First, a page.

Army, Schools Seek Easy Transitions for Military Youth
By Rudi Williams
American Forces Press Service
WASHINGTON, Aug. 20, 2001 An Army-created program called the Secondary Education Transition Study, or SETS, isn't just about the Army, it's about mobile children.
Mary M. Keller (right), presents Walter Kaye a token of appreciation on behalf of the Military Child Education Coalition. Kaye and his wife were declared "platinum level patrons and special guardian angels." The award was presented during the coalition's 3rd annual conference, held in Palm Harbor, Fla., in July. Retired Army Lt. Gen. Pete Taylor, MCEC chairman, watches in the background. Photo by Rudi Williams.
(Click photo for screen-resolution image);high-resolution image available.
Therefore, SETS has the potential to benefit parents and children of all services and mobile students in the civilian sector, too, according to Mary Keller, executive director of the Military Child Education Coalition, the SETS senior researcher and principal author of the study's publication.
The education coalition, of Harker Heights, Texas, conducted the research project from May 1999 to May 2001. Thirty-nine high schools in nine school systems worldwide participated. The 30 field researchers involved compiled more than 2,000 documents and more than a quarter-million coded units of text.
"It's the largest research project ever done on the military child, according to the University of Texas," Keller noted. "MCEC managed the worldwide team that gathered the data. They looked at schools and sat down knee-to-knee with people to talk about the impact of transition."
SETS recommendations will be implemented during the coming school year in the nine participating school systems.
The problems researchers uncovered led to a memorandum of agreement with the nine participants. Since then, three more school systems have considered signing.
Keller said the Army selected the nine school systems because they serve some of the Army's largest installations and represent diverse populations. Researchers in Germany went to Baumholder and Kaiserslautern. The Korea segment involved the American high schools in Taegu and Seoul.
In the United States, research was gathered in the Muscogee County Public Schools, serving Fort Benning, Ga.; El Paso Independent School District, serving Fort Bliss, Texas; Fort Campbell, Ky., schools; Cumberland County Public Schools, serving Fort Bragg, N.C.; Killeen Independent School District, serving Fort Hood, Texas; Lawton Public Schools, serving Fort Sill, Okla.; and Clover Park School District 400, serving Fort Lewis, Wash.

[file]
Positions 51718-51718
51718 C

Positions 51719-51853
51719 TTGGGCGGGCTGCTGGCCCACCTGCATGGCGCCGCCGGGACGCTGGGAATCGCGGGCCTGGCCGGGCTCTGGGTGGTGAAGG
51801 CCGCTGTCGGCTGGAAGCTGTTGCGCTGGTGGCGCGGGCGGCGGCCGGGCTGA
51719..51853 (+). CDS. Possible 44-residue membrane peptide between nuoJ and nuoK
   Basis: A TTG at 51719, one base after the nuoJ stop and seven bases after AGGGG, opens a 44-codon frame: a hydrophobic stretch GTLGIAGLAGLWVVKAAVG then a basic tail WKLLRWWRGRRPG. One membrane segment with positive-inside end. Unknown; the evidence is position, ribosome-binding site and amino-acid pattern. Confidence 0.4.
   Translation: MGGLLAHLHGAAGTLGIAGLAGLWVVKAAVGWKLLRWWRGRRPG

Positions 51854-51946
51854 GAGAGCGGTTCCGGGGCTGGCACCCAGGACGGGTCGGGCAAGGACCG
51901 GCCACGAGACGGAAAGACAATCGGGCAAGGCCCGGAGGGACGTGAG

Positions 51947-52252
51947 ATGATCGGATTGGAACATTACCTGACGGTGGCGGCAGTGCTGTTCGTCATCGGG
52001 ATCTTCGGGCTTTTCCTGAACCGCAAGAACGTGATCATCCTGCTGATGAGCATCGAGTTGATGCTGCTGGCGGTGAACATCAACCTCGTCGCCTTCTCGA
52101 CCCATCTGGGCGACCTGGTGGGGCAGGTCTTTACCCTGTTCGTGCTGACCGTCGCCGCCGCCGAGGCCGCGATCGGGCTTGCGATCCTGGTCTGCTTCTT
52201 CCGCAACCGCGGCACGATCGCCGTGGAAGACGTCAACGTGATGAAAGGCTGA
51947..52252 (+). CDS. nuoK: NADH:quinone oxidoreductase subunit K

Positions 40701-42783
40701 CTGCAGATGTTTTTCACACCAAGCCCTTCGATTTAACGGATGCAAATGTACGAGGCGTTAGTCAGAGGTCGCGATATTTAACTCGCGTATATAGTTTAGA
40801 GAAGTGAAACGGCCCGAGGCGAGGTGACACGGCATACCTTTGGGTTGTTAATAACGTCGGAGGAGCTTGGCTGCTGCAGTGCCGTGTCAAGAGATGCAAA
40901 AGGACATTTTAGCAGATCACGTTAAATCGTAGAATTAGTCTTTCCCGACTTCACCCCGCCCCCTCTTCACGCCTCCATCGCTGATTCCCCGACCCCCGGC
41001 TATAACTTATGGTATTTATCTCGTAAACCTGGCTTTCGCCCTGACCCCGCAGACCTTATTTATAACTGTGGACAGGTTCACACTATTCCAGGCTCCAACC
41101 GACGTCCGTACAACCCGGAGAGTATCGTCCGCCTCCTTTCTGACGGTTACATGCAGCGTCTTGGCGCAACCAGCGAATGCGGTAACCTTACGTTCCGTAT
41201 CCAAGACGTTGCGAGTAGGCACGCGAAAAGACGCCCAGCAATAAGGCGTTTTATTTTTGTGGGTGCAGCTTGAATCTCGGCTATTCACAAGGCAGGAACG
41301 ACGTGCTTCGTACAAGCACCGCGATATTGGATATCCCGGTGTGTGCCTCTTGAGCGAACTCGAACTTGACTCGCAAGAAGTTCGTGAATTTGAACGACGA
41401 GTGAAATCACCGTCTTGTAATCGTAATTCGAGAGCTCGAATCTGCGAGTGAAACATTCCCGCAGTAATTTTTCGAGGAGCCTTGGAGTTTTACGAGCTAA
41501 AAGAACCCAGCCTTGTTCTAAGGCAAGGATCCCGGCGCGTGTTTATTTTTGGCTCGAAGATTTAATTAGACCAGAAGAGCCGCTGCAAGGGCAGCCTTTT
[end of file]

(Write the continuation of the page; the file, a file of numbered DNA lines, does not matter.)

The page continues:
Researchers queried hundreds of students, parents and educators, paying particular attention to 1999 and 2000 senior class members.
"We also interviewed staff members who taught juniors and seniors," Keller said. "Some of the profound impacts are that kids got messed up on their sequence for graduation."
She said the memorandum of agreement seeks to eliminate problems discovered by SETS and make life easier for transitioning military children. The components are:
- Improve the timely transfer of records by letting parents hand-carry them.
- Develop systems to ease student transitions, especially during the first two weeks of enrollment.
- Promote practices that foster access to extracurricular programs.
- Establish procedures to lessen the adverse impact of moves on students, especially from the end of their junior year through their senior year.
- Communicate variations in school calendars and schedules.
- Create and implement professional development systems.
- Continue strong, child-centered partnerships between the installation and the supporting school.
- Provide information concerning graduation requirements.
- Provide transitioning students with specialized services for applying to and finding funding for postsecondary study.
Keller emphasized that base commanders support SETS, but are not parties to the memorandum of agreement. The agreement is between school districts.
Keller said children of military families face unusual dilemmas. Imagine, she said, how a student feels who moves from a school district that requires 21 credits to graduate to another district that requires 26. Another example is a student in an advanced placement program who moves to a school that doesn't offer such programs.